Rainey brings concerns to council

Council member Mike Rainey brought several concerns to the Henderson City Council at its meeting Monday night.

Rainey began his remarks by reminding the council of the proposed consolidation of the city government in the current Operations and Service Center. He noted that the issue has been put “on the back burner.” He further reminded members that the idea was first raised because of the lack of money in the city.

He expressed the hope that the new council, to be sworn in Dec. 5, will see the move to the Operations Center through.

Rainey then raised the topic of the Clean Up Henderson Committee, which he said is an asset to the community. He told the council that he supports the committee and wants it to continue.

As he went on, however, he cautioned the council: “Don’t let citizens rely on the city to provide services.” He said citizens should be encouraged to do their own cleanup.

Rainey questioned the $100,000 state grant received, as he put it, “by Harper,” a reference to council member-elect Lynn Harper, who chairs the Clean Up Henderson Committee and who defeated him in the municipal election this month.

Rainey asked, “Is this going to the city or the Clean Up Henderson Committee? What will it be used for? Do they [cleanup committee members] oversee code enforcement, or does the city?”

He went on to ask questions about the functioning of the committee as it relates to the city government. He wondered if the city will receive reimbursement for work the committee wants to be done. He also wondered if the Code Compliance Department, the council or the committee ultimately decides what work will be done.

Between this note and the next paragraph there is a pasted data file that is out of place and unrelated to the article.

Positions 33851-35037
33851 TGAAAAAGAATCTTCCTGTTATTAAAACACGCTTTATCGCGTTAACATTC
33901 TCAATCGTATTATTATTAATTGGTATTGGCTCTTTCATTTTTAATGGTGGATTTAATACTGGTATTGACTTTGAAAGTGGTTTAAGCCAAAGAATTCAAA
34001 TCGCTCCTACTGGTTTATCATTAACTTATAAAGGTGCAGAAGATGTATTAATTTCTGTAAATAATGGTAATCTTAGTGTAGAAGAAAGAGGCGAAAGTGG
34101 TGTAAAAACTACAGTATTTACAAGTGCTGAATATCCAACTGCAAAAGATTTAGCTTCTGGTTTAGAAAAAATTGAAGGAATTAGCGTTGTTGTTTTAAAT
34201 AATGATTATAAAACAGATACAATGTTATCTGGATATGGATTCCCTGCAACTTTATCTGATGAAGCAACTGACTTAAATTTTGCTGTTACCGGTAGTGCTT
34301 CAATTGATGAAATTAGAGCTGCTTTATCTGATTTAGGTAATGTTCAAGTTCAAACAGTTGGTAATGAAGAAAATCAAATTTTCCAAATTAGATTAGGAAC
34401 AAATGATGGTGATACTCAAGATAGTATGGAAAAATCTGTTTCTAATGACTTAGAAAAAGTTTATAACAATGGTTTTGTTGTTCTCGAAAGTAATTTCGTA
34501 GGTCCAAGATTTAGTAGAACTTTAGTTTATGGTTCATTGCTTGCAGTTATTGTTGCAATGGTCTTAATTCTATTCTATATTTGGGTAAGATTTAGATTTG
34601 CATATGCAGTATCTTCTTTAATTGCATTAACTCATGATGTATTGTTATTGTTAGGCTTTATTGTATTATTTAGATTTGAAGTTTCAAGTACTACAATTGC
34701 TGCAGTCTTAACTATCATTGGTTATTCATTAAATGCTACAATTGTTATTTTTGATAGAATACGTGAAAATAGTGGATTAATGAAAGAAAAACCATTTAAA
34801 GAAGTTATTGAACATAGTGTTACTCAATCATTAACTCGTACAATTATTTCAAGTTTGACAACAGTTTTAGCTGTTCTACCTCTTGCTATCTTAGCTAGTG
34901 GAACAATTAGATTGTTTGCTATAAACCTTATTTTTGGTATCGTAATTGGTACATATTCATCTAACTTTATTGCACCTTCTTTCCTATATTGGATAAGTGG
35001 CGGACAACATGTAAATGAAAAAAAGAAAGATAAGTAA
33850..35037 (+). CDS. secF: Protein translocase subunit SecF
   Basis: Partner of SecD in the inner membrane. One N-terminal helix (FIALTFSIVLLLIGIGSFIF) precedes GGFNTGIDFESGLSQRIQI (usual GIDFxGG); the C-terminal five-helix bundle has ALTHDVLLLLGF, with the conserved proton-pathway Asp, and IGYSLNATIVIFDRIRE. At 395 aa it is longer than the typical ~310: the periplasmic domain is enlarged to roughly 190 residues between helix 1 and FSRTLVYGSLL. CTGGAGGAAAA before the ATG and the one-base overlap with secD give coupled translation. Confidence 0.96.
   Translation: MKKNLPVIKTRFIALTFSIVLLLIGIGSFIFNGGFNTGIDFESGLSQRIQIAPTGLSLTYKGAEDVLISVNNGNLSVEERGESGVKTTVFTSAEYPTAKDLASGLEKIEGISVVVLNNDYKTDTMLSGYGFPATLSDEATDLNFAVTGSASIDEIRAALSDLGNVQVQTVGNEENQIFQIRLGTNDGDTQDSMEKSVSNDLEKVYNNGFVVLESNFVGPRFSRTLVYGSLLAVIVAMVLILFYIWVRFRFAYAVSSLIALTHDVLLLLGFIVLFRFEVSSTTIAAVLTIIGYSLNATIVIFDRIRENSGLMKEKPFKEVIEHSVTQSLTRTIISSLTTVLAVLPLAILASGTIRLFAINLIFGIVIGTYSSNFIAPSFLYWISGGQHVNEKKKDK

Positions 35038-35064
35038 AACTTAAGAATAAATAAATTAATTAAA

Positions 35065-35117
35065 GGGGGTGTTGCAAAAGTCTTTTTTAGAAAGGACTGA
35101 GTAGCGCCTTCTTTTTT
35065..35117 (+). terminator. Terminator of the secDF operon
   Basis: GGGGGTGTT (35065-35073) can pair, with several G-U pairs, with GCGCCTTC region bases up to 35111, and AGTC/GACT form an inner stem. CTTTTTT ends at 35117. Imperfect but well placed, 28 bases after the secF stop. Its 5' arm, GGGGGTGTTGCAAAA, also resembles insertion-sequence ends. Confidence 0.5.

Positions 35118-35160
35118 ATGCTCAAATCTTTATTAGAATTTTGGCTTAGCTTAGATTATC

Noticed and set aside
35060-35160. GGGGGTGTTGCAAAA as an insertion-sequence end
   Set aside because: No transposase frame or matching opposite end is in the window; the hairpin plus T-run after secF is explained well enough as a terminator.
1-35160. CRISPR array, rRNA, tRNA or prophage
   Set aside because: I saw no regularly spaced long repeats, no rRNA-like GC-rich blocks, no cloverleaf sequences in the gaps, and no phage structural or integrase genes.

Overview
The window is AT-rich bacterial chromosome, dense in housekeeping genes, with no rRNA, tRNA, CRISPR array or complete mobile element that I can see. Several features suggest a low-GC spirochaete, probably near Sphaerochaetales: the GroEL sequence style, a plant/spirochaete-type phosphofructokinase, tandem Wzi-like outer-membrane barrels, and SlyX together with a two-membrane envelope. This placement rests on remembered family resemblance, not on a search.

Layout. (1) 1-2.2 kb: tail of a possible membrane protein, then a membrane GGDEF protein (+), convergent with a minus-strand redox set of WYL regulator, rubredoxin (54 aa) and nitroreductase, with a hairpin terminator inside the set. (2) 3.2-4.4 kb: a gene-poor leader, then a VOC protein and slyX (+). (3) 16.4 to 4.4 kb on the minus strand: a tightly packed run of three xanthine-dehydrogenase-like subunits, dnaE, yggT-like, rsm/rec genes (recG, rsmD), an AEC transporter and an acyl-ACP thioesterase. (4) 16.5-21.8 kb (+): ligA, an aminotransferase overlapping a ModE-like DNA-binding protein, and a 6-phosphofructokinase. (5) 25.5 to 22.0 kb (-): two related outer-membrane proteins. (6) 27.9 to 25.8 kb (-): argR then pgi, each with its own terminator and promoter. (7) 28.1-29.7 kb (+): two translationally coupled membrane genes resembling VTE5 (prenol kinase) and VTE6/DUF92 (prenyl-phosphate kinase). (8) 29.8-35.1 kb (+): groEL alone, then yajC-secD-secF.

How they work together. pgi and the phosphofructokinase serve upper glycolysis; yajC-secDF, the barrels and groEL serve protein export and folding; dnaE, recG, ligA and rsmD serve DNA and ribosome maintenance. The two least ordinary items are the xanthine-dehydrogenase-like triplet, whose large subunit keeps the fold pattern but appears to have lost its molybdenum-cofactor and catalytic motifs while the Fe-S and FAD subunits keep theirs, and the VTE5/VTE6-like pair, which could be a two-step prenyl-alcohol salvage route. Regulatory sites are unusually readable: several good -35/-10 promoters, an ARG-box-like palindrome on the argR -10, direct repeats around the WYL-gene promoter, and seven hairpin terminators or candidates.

Rainey advised council members that they should remove themselves from committees that are apart from the council. He told them that it is a conflict of interest.

Mayor Clem Seifert clarified the matter of the $100,000 grant. The grant is a direct appropriation from the North Carolina General Assembly to the nonprofit 501(c)3 Friends of Clean Up Henderson. Seifert told Rainey and the council that he does not know how the funds will be spent, but he did remark that the nonprofit organization could do what the city cannot easily do regarding the disposition of private property.

Rainey said that he did not know if the committee could legally demolish a house.

Seifert replied that the object is for the nonprofit group to buy structures in question and dispose of them.

Rainey asked what would stop council members from making motions within the Clean Up Henderson Committee.

In reply, Seifert said the committee needs some “formalizing” regarding powers that are not specifically designated. Rainey said he does not want the council in “a position where it gets railroaded.”

Council member Bernard Alston said the potential exists “for the tail to wag the dog.”

Council member Harriette Butler, an original member of the cleanup committee, said she stepped down from the committee because it was a conflict of interest.

Another original committee member, council member Ranger Wilkerson, told Rainey: “I don’t see how you can say you support the committee.”

He asked Rainey whether his comments were motivated by the results of the recent election.

“I did not lose the election,” Rainey said. “I was replaced.”